Why I choose the Gun, by Gen. Peter Van Uhm

A very interesting talk regarding the role of guns – and weapons in general in our world. To have an organization that usually specializes in art (painting, dancing, poetry, etc.) have a soldier be invited to their forum is to me unprecedented.

This talk was enlightening; the gun as a weapon of peace? One of my first thoughts went back to a saying by George Carlin that I had learned while in college.

Fighting for peace is like screwing for virginity

Isn’t that what a gun was originally made for? For fighting? If not guns, think about the origins of every weapon created by man. The sword/bladed weapons come to mind. Can weapons be used as a method of peace?

Just to play the devil’s advocate, oppressors and tyrants throughout history have used the term “peace” to enforce their own version of hell. But there is the flip side that some of these methods have indeed created peace. An example would be the conditions that the Mongol Empire created when Genghis Khan and his decedents came into power. There is a maxim that states: In the Mongol Empire, an old woman can travel between two villages at night carrying water without the fear of bandits and thieves.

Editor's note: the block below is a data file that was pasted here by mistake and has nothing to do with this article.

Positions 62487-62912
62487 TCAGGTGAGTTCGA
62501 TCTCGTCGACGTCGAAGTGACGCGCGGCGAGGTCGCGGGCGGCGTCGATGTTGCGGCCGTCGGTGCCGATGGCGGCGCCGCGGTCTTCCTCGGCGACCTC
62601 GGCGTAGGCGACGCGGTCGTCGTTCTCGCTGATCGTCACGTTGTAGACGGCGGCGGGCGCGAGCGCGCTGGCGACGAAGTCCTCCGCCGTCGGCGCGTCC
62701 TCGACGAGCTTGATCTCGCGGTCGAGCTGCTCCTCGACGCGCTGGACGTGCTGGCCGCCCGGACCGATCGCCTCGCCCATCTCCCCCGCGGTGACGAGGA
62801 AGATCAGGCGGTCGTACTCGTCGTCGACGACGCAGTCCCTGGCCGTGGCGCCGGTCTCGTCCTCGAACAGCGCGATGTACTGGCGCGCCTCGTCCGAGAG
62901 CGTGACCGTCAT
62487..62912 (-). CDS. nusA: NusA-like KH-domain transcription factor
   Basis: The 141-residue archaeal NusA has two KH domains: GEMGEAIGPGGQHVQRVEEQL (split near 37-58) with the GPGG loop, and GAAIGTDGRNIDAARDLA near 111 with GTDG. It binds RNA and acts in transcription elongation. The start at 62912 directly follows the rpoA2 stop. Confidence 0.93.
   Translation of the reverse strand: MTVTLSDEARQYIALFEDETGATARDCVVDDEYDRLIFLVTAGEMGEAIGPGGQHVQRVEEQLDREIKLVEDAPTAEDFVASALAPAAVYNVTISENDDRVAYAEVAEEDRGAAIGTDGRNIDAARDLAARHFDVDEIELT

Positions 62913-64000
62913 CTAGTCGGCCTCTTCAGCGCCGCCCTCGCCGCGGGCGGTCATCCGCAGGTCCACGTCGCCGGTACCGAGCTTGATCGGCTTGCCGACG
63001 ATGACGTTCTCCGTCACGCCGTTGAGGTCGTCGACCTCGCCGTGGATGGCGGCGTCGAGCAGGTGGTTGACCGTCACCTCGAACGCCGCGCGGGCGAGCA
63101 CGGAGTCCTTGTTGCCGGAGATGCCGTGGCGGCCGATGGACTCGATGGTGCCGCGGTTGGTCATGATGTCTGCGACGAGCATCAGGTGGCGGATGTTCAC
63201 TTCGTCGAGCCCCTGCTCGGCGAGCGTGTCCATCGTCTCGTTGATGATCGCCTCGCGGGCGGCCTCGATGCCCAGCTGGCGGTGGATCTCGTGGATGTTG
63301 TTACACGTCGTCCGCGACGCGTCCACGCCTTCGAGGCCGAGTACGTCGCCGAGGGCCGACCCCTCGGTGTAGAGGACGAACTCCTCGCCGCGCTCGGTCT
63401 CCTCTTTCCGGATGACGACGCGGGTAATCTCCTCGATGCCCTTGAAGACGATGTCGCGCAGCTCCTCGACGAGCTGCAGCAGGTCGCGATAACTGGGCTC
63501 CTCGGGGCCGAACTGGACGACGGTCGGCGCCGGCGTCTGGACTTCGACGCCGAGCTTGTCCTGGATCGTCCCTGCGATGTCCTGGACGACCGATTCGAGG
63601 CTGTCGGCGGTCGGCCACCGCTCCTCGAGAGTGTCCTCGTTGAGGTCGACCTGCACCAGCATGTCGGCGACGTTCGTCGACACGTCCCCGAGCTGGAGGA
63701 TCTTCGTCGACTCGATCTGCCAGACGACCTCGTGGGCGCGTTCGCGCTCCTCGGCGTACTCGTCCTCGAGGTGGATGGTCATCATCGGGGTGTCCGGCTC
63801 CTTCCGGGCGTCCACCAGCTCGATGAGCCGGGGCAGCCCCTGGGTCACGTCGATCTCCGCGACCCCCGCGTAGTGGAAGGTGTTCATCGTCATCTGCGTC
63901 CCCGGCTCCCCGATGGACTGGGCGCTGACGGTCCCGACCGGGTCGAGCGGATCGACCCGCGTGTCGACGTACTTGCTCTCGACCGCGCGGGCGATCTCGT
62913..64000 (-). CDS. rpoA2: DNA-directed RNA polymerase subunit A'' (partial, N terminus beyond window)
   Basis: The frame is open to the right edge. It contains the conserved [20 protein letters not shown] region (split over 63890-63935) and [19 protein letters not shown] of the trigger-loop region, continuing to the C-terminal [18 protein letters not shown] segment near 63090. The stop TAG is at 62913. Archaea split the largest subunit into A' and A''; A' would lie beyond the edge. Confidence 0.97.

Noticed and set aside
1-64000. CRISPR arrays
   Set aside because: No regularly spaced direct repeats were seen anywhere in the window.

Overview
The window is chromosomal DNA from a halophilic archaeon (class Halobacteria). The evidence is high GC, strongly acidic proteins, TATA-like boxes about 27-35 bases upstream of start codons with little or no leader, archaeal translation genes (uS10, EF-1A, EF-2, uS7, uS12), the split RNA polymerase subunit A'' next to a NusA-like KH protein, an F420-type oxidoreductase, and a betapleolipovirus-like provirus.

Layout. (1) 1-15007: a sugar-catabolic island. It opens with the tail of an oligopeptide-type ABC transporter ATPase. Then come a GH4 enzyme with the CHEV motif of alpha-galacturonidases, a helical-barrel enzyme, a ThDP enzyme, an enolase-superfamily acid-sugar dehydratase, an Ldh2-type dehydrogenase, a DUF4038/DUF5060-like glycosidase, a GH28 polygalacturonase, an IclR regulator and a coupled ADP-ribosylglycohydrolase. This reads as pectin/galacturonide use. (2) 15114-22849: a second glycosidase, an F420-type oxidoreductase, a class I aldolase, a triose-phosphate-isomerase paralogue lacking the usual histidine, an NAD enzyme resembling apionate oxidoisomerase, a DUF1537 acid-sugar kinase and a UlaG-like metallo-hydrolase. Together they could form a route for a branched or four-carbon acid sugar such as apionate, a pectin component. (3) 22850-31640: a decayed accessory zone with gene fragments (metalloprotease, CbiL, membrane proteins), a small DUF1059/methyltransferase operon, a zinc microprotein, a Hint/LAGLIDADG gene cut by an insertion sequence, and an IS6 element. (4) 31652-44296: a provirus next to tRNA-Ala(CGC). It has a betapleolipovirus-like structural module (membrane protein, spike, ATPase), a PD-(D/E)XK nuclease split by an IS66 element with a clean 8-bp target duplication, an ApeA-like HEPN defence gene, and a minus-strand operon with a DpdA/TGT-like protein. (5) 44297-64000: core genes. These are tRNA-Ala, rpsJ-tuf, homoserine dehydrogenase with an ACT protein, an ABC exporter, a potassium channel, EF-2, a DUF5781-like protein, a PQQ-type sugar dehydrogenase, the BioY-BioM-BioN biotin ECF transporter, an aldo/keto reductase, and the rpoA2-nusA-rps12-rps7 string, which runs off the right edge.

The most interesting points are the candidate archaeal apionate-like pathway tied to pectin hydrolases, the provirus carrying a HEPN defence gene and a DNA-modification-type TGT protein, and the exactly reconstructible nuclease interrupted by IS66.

The argument that the immense fear that the Mongols had created the peace; the safety that any woman could enjoy under Mongol rule. What this was General Peter Van Uhm meant by using the gun as a means to peace?

As someone who is a practicing Aikidoist and aspiring martial artist in general, how do we fit in this paradigm? In Aikido, non-violence above all else and we shall never do harm to an opponent. If they get hurt from a Kotegaeshi then that’s fine but killing and maiming is out of the question. Then there’s the other side of the spectrum: killing – which is basically what war is composed of.

Can guns be used for peace? Sure, but who is doing the shooting, who is getting shot at, and why are both parties fighting each other; that’s the question. As the saying goes: It’s not the gun that kills, it’s the person . As Gen. Van Uhm explains: there are those people who picked up the pen, dance, and sing as their contribution to a better world. I picked up the gun.

What I will pick up to contribute to the world remains to be seen. So what do you guys think?


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